Hyperphosphatasia with mental retardation syndrome

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Hyperphosphatasia with mental retardation syndrome
Other names: Mabry syndrome
This condition is inherited in an autosomal recessive manner

Hyperphosphatasia with mental retardation syndrome, HPMRS,[1] also known as Mabry syndrome,[2] has been described in patients recruited on four continents world-wide.[3] Mabry syndrome was confirmed[4] to represent an autosomal recessive syndrome characterized by severe mental retardation, considerably elevated serum levels of alkaline phosphatase, hypoplastic terminal phalanges, and distinct facial features that include: hypertelorism, a broad nasal bridge and a rectangular face.

Signs and symptoms

The presentation of Mabry syndrome is consistent with, but not limited to, the following:[5]


While many cases of HPMRS are caused by mutations in the PIGV gene,[6] there may be genetic heterogeneity in the spectrum of Mabry syndrome as a whole.[2] PIGV is a member of the molecular pathway that synthesizes the glycosylphosphatidylinositol anchor.[7] The loss in PIGV activity results in a reduced anchoring of alkaline phosphatase to the surface membrane and an elevated alkaline phosphatase activity in the serum.[citation needed]


X-ray hands showed deformity of the middle phalanx of the 5th finger bilaterally with the lateral aspect of the phalanx being shorter than the medial aspect (PIGL)[8][9]

The clinical diagnosis can be established if the patient has repeatedly elevated levels of alkaline phosphatase activity in the blood serum and exhibits intellectual disability. Supportive for the clinical diagnosis are epilepsies, brachydactyly and a characteristic facial gestalt, which can also be assessed by means of AI.[10]

The clinical diagnosis can be confirmed by molecular testing such as exome sequencing.


So far, no effective treatment is available for HPMRS. A mouse model that mirrors the human phenotype has been engineered by Crispr-Cas technology and is available for compound screening.[11]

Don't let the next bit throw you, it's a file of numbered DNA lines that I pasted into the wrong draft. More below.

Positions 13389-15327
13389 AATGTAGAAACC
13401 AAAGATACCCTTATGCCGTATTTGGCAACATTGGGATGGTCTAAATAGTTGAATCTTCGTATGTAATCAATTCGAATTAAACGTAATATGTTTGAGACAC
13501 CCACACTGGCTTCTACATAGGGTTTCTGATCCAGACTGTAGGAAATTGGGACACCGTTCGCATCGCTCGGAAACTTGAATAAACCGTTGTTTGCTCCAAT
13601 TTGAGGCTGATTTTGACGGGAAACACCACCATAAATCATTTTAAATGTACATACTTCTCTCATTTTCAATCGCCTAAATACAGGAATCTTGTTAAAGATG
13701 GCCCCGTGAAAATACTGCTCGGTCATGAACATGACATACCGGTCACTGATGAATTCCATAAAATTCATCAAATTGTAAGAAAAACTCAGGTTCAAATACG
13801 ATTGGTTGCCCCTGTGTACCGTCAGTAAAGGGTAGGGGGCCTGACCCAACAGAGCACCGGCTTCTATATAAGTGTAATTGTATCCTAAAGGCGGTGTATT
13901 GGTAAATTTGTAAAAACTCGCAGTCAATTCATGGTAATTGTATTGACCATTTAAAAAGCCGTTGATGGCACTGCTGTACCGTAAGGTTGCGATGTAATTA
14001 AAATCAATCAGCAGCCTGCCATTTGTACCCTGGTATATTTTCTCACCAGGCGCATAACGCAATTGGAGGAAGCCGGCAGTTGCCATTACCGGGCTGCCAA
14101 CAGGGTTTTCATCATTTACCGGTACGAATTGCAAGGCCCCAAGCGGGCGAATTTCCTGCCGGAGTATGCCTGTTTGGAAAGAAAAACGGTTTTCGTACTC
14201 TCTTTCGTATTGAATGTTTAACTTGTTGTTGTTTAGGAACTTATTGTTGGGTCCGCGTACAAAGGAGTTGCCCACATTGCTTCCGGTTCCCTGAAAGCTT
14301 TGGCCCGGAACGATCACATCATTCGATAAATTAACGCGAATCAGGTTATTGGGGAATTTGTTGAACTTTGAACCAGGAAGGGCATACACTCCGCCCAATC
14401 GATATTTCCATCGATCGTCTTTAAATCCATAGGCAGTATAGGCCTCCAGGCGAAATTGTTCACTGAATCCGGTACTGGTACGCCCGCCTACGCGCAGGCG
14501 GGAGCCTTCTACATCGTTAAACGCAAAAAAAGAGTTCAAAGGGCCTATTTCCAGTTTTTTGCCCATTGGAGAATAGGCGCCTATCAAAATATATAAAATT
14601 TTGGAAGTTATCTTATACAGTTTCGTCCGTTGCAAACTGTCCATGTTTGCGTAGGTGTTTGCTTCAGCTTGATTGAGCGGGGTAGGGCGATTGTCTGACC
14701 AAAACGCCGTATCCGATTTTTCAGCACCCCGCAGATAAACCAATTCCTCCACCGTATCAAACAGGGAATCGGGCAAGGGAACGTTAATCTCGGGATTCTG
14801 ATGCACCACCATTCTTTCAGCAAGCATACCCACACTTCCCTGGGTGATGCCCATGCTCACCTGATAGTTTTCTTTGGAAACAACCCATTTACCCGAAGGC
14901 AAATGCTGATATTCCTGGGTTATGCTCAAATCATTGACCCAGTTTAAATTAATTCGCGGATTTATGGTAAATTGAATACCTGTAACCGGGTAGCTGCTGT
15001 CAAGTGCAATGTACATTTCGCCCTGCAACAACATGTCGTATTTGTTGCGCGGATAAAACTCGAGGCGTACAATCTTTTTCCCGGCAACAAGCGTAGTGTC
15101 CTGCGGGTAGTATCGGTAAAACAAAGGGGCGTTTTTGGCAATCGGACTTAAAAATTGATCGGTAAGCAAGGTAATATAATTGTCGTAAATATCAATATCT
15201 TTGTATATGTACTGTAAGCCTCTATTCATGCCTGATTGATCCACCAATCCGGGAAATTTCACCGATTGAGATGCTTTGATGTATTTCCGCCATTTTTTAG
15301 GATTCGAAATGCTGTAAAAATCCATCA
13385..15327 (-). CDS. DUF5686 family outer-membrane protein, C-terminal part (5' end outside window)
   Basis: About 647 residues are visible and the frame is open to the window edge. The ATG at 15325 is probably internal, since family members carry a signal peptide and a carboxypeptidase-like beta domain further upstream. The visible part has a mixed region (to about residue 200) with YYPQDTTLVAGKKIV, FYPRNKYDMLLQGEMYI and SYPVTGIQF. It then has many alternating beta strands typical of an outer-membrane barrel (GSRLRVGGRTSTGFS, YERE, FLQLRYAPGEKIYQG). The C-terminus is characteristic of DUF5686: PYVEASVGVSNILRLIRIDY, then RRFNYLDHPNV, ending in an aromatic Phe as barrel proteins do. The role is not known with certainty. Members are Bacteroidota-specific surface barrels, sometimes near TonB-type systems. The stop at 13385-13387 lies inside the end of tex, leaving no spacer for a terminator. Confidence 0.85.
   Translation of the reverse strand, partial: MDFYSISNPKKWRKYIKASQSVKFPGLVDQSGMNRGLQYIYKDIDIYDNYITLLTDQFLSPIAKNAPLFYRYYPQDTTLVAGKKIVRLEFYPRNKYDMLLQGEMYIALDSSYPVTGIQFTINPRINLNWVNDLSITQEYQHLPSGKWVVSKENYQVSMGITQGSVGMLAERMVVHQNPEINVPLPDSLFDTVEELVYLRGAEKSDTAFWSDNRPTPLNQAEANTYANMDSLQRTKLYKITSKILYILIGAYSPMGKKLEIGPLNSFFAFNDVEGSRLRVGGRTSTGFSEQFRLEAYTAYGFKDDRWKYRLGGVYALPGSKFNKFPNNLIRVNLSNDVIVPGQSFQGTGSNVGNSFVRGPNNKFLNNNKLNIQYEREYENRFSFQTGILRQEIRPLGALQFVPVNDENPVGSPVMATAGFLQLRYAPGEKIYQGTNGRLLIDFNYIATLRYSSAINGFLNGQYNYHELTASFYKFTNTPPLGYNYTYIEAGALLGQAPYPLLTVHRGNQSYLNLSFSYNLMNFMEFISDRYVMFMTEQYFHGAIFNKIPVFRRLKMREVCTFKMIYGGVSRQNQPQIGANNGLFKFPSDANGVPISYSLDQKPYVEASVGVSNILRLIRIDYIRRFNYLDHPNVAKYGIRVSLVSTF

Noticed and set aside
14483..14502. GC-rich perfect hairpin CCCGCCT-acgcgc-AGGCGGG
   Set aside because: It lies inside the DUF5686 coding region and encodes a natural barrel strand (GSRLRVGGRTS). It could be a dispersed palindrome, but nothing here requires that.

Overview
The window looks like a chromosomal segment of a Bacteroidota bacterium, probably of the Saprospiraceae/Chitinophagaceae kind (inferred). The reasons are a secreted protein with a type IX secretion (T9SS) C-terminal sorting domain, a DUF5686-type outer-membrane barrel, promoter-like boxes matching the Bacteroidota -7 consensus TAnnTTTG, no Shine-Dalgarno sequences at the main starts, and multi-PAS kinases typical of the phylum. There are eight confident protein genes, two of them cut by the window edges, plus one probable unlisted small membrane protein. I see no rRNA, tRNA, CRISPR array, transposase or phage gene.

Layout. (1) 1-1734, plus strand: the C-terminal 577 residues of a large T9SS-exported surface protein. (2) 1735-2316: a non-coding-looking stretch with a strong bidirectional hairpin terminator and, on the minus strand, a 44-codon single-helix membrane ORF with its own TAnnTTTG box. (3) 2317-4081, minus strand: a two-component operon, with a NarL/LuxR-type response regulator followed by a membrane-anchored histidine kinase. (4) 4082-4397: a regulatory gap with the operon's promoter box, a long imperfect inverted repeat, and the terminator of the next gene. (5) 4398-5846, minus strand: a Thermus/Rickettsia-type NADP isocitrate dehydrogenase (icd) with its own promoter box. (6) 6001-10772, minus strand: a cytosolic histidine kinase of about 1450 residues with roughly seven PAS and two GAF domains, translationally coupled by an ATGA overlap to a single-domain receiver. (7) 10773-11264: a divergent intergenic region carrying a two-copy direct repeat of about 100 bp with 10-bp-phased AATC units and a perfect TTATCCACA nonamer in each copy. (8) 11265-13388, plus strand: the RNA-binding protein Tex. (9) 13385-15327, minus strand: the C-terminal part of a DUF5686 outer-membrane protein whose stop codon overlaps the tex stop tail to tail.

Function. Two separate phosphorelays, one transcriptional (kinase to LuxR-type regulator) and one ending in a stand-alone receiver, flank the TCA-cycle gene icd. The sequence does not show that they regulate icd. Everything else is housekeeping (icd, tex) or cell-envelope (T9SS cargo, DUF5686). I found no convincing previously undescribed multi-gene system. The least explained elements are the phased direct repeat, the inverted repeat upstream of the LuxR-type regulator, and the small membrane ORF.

1. Mabry CC, Bautista A, Kirk RF, Dubilier LD, Braunstein H, Koepke JA (July 1970). "Familial hyperphosphatase with mental retardation, seizures, and neurologic deficits". The Journal of Pediatrics. 77 (1): 74–85. doi:10.1016/s0022-3476(70)80047-6. PMID 5465362.
  2. 2.0 2.1 Thompson MD, Nezarati MM, Gillessen-Kaesbach G, Meinecke P, Mendoza-Londono R, Mendoza R, et al. (July 2010). "Hyperphosphatasia with seizures, neurologic deficit, and characteristic facial features: Five new patients with Mabry syndrome". American Journal of Medical Genetics. Part A. 152A (7): 1661–1669. doi:10.1002/ajmg.a.33438. PMID 20578257. S2CID 2806832.
  3. Thompson MD, Killoran A, Percy ME, Nezarati M, Cole DE, Hwang PA (2006). "Hyperphosphatasia with neurologic deficit: a pyridoxine-responsive seizure disorder?". Pediatric Neurology. 34 (4): 303–307. doi:10.1016/j.pediatrneurol.2005.08.020. PMID 16638507.
  4. Horn D, Schottmann G, Meinecke P (2010). "Hyperphosphatasia with mental retardation, brachytelephalangy, and a distinct facial gestalt: Delineation of a recognizable syndrome". European Journal of Medical Genetics. 53 (2): 85–88. doi:10.1016/j.ejmg.2010.01.002. PMID 20080219.
  5. "Mabry syndrome: MedlinePlus Genetics". medlineplus.gov. Archived from the original on 26 January 2023. Retrieved 18 July 2023.
  6. Krawitz PM, Schweiger MR, Rödelsperger C, Marcelis C, Kölsch U, Meisel C, et al. (October 2010). "Identity-by-descent filtering of exome sequence data identifies PIGV mutations in hyperphosphatasia mental retardation syndrome". Nature Genetics. 42 (10): 827–829. doi:10.1038/ng.653. PMID 20802478. S2CID 205356893.
  7. Kang JY, Hong Y, Ashida H, Shishioh N, Murakami Y, Morita YS, et al. (March 2005). "PIG-V involved in transferring the second mannose in glycosylphosphatidylinositol". The Journal of Biological Chemistry. 280 (10): 9489–9497. doi:10.1074/jbc.M413867200. PMID 15623507.
  8. Hoffmann, Georg F.; Zschocke, Johannes; Nyhan, William L. (20 September 2016). Inherited Metabolic Diseases: A Clinical Approach. Springer. p. 354. ISBN 978-3-662-49410-3.
  9. Altassan, Ruqaiah; Fox, Stephanie; Poulin, Chantal; Buhas, Daniela (June 2018). "Hyperphosphatasia with mental retardation syndrome, expanded phenotype of PIGL related disorders". Molecular Genetics and Metabolism Reports. 15: 46–49. doi:10.1016/j.ymgmr.2018.01.007. ISSN 2214-4269. Retrieved 18 July 2023.
  10. Knaus A, Pantel JT, Pendziwiat M, Hajjir N, Zhao M, Hsieh TC, et al. (January 2018). "Characterization of glycosylphosphatidylinositol biosynthesis defects by clinical features, flow cytometry, and automated image analysis". Genome Medicine. 10 (1): 3. doi:10.1186/s13073-017-0510-5. PMC 5759841. PMID 29310717.
  11. Rodríguez de Los Santos M, Rivalan M, David FS, Stumpf A, Pitsch J, Tsortouktzidis D, et al. (January 2021). "A CRISPR-Cas9-engineered mouse model for GPI-anchor deficiency mirrors human phenotypes and exhibits hippocampal synaptic dysfunctions". Proceedings of the National Academy of Sciences of the United States of America. 118 (2): e2014481118. Bibcode:2021PNAS..11814481R. doi:10.1073/pnas.2014481118. PMC 7812744. PMID 33402532.

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